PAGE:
Industrial control companies creating threat information sharing center
Private sector industrial control companies are moving to create an information sharing and control center to provide more protection against systemic cyber attacks on infrastructure systems from sophisticated malware, such as Flame, Duqu and Stuxnet.
The Industrial Controls Systems Information Sharing and Analysis Center (ICS ISAC) will provide deeper cross-industry alerting and threat communications among critical infrastructure companies, Chris Blask, ICS-ISAC chair told Government Security News in an interview. Blask is also the founder and chief executive officer at ICS Cybersecurity, Inc.
The ICS-ISAC was established by ICS Cybersecurity, but said it has support from industry organizations including SAIC, Yokogawa and Invensys.
Along with Blask, the ICS-ISAC’s managing council includes Sean McGurk, former director of the Department of Homeland Security’s Control System Security Program. McGurk recently joined ICS Cybersecurity and will lead policy development for the ICS-ISAC.
Vendors for control systems used in electric, water, gas, financial services, transportation and other vertical critical infrastructure sectors will increase collaboration on alerts and technical updates using the more horizontal, cross industry ICS ISAC, said Blask.
Stuxnet, Duqu and the recently-discovered Flame Cyber espionage weapon are the latest examples of the need for increased communications among infrastructure providers, he said. According to a recent DHS Control Systems Joint Working Group meeting, DHS officials said they had counted 106,000 incidents that led to more than 5,000 advisories in 2011.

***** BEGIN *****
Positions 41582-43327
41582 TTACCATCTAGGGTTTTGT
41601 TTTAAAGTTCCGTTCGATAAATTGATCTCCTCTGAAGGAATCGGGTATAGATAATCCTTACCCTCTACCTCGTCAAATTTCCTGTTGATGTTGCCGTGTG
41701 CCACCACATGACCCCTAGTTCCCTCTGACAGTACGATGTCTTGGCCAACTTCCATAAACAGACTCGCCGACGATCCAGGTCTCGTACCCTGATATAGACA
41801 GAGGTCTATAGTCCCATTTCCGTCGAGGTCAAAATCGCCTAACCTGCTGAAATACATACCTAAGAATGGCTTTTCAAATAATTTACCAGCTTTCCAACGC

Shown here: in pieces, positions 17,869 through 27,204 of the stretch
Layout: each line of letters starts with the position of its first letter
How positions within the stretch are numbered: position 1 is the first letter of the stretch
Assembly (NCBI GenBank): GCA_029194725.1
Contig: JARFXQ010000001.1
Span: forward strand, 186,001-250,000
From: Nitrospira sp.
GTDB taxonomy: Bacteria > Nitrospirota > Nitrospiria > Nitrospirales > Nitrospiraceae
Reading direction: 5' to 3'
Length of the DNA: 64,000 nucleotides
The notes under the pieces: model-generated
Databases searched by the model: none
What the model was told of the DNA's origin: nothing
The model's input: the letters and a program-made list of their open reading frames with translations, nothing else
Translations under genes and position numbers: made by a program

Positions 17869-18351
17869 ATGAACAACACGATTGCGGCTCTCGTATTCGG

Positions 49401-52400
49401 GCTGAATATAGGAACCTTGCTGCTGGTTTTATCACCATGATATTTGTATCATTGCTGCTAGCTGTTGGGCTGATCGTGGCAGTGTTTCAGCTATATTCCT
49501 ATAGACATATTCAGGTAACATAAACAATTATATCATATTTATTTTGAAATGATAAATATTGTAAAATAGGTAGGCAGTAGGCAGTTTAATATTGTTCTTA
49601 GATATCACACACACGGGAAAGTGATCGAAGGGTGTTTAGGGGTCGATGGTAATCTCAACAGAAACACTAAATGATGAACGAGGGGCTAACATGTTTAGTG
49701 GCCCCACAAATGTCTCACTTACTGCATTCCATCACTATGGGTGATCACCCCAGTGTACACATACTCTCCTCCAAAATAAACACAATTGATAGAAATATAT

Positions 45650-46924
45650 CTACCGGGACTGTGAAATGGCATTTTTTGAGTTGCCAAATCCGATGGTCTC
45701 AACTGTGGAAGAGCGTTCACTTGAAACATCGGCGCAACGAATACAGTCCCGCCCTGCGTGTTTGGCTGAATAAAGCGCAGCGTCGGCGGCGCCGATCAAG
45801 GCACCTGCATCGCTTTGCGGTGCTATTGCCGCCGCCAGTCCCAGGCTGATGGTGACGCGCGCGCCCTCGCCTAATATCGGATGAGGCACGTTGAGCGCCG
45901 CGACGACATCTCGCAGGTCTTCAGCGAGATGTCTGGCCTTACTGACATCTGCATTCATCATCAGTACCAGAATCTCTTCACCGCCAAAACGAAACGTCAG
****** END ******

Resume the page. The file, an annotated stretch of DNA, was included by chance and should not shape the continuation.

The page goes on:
Stuxnet and Duqu led to the recognition of broader systemic vulnerabilities within critical infrastructure and the supporting ecosystems, which have been until recently largely disconnected, according to ICS Cybersecurity. Addressing the resiliency of these systems must occur at technical, organizational and policy levels, it said.
The ICS-ISAC is currently holding working groups to establish process and communications infrastructure, said Blask. While individual critical infrastructure areas have their own information-sharing efforts, the ICS-ISAC will increase communications horizontally, across industries, he said.
Vendors or infrastructure control systems don’t necessarily know who their end customers are, he added, since the systems and software used in them are often sold through third parties, which complicates updates. Software and other security updates could be disseminated more efficiently using the ISC-ISAC, rather than relying on individual ISACS in each sector, he said.
The group has been working to establish its own infrastructure, holding its initial meetings and working group sessions online in April, he said.